Violent weather rocks eastern N.H., Mass.
Possible twisters, large hail reported
By David Abel and Ari Bloomekatz, Globe Staff and Globe Correspondent
Boston Globe July 12, 2006
A series of fast-moving storms that may have spawned tornadoes and dropped baseball-size hailstones yesterday left thousands of residents in eastern New Hampshire and Massachusetts without power, flooded houses, sparked fires, toppled trees, and damaged hundreds of cars, authorities said.
At least nine children at a camp were taken to hospitals after lightning struck a tree in Kingston, N.H., police said. None of the children had life-threatening injuries.
As many as 10,000 people in Massachusetts lost power as a result of the storms, most in the Merrimac River Valley, said Peter Judge, a spokesman for the Massachusetts Emergency Management Agency. ``We're not aware of any injuries due to the storm" in Massachusetts, he said.
A spokeswoman for NStar said that as many as 1,200 customers, most of them north of Boston, lost power because of lightning and strong winds . She said the company expected that the power would be back on in most of the homes last night.
Two suspected tornadoes touched down yesterday afternoon in the small town of Wendell in Franklin County , damaging homes and causing power outages, police there said.
Last night, 642 homes there still had no power, the result of 20 electrical poles downed during the storm, Judge said. He said lightning strikes triggered fires at several homes .
In Worcester County, the National Weather Service received reports of penny-size hail in Hardwick and fallen trees in Boylston, Oxford, Grafton, and Westborough.
In Marblehead, meteorologists said, 3-inch hailstones fell, among the largest ever measured in the state. The biggest hailstones on record were 3.5 inches in diameter and fell during a 1965 storm that hit Ipswich, said William Babcock , a meteorologist with the National Weather Service in Taunton.
Lightning strikes sparked about a half-dozen fires and a combination of strong winds and storm surge flipped 40 boats and smashed several docks and gangways at the Corinthian Yacht Club, said Marblehead police Sergeant Detective Marion Keating. The National Weather Service said winds in the area reached 98 miles per hour and may have been from a tornado .
``Masts were thrown through boats like spears," Keating said. ``It looked like a combat zone."
A storm yesterday afternoon forced Teresa Collins to sprint to her truck. The dispatcher for the Marblehead police and fire departments said she feared the large hailstones would shatter her windshield.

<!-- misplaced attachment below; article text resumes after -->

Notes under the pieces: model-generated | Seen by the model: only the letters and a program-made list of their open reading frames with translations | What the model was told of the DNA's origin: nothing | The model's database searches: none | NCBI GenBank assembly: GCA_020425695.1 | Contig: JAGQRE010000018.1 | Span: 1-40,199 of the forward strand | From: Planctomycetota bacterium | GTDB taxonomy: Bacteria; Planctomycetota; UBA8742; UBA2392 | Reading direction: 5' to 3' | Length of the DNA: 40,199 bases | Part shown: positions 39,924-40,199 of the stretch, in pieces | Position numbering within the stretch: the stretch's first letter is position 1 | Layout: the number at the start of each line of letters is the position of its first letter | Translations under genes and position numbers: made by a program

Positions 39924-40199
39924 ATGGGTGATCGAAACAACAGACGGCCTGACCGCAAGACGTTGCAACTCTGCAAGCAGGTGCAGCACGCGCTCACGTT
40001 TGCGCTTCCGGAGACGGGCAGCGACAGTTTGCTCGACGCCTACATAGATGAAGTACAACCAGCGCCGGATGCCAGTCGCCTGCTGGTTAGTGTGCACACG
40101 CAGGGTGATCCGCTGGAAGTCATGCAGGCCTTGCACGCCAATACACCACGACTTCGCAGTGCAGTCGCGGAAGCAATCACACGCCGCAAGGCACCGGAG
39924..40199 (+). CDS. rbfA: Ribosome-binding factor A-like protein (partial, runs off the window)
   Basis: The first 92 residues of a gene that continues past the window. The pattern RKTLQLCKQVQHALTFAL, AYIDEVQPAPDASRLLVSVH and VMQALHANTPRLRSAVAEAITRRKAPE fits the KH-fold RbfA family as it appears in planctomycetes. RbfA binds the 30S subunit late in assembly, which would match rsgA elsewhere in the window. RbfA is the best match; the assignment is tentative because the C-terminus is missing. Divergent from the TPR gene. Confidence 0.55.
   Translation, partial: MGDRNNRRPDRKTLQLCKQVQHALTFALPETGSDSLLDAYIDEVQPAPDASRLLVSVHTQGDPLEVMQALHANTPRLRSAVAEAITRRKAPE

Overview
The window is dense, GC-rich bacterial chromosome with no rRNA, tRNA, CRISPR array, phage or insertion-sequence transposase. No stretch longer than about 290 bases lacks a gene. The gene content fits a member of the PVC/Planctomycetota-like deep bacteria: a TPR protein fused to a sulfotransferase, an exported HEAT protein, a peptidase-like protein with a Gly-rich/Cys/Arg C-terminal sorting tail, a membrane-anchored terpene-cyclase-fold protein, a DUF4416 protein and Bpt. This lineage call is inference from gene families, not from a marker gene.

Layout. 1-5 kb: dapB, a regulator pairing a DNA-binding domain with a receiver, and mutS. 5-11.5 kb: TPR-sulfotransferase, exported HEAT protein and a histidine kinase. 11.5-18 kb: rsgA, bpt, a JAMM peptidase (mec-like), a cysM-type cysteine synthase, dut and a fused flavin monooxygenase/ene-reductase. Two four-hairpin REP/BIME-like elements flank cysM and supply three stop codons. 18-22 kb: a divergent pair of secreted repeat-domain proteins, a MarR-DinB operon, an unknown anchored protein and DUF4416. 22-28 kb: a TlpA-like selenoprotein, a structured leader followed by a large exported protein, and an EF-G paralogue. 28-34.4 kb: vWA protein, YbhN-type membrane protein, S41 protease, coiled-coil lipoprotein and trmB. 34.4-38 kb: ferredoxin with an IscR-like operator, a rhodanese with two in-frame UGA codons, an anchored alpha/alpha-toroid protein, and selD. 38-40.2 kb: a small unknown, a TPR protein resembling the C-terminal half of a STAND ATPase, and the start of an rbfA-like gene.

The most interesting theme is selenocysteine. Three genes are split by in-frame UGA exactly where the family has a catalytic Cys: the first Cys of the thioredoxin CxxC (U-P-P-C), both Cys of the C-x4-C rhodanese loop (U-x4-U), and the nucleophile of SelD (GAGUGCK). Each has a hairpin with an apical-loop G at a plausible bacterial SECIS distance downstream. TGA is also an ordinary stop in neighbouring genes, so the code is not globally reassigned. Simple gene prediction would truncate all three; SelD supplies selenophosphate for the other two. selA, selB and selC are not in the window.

``It was frightening," Collins said. ``It was very sudden and very violent."
Successive waves of hail in Exeter, N.H., pelted car dealerships, damaging more than a hundred cars, people said. Chunks of ice shattered windows, dented hoods, and filled the seats of cars.
``We're just sitting here in awe of what took place," said Joe Baldi , a salesman at Gary Blake Motorcars, where more than 40 cars were damaged. ``The skylights were blown out of the building itself . . . on the lot, we lost sunroofs, windshields, side mirrors, and turn signals -- you name it. All the doors are dented, like someone was out there with a baseball bat." Baldi said several motorists ducked into the building to escape the storm, but at least one woman suffered minor injuries when her windshield was shattered while she was driving.
The damage was twice as severe several hundred yards away at an affiliated dealership, Gary Blake Saab , where more than 80 cars were damaged, he said.
``I've never seen anything like that before," said Brian O'Neil , a salesman at the Saab dealership.
``It was hail almost the size of your fist," he said. ``It started coming down as maybe marble-sized, then built up to golf-ball sized. It looked like it was going to let up, but then the second part of the storm hit, and there were some chunks the size of a baseball." At the Walgreens nearby , the roof caved in as a result of the weather, police said. ``All of a sudden you heard this noise, and you're seeing this huge piece of sky, and people are screaming: `Get out! Get out!' " said Deborah Gremlitz of Durham, N.H., who was in the Walgreens when the roof caved in. She took four Walgreens employees in her dented Honda Odyssey to a Staples store to wait out the storm.
``I had to sit with my hands over my ears," Gremlitz said. ``It was deafening. I felt like I was in a war zone."
Strong winds accompanied the storm, whipping tree limbs and tossing signs.
``There was one car that looked like a piece of hail came through the rear window and . . . damaged the inside of the windshield," O'Neil said. ``The hail was coming down sideways at one point. We could watch it swirl around . . . There's a painted fence along the side of our building that looks like a machine gun hit it."
At Phillips Exeter Academy in Exeter, several school buildings were flooded , said Julie Quinn , a spokesman for the school.
At Camp Lincoln in Kingston, N.H., lightning struck a pine, and at least nine campers who said they felt a tingling sensation were taken to hospitals, police said.
An official at Exeter Hospital said he had never seen anything like yesterday's storm. ``It was absolutely crazy," said Ron Goodspeed , the hospital's director of community relations.
``On campus here, there were over 250 cars that were basically totaled; it was like somebody took a hammer and just hammered the heck out of them."
Michael Saunders of the Globe staff and Globe correspondent Richard P. Cherecwich contributed to this report. David Abel can be reached at firstname.lastname@example.org.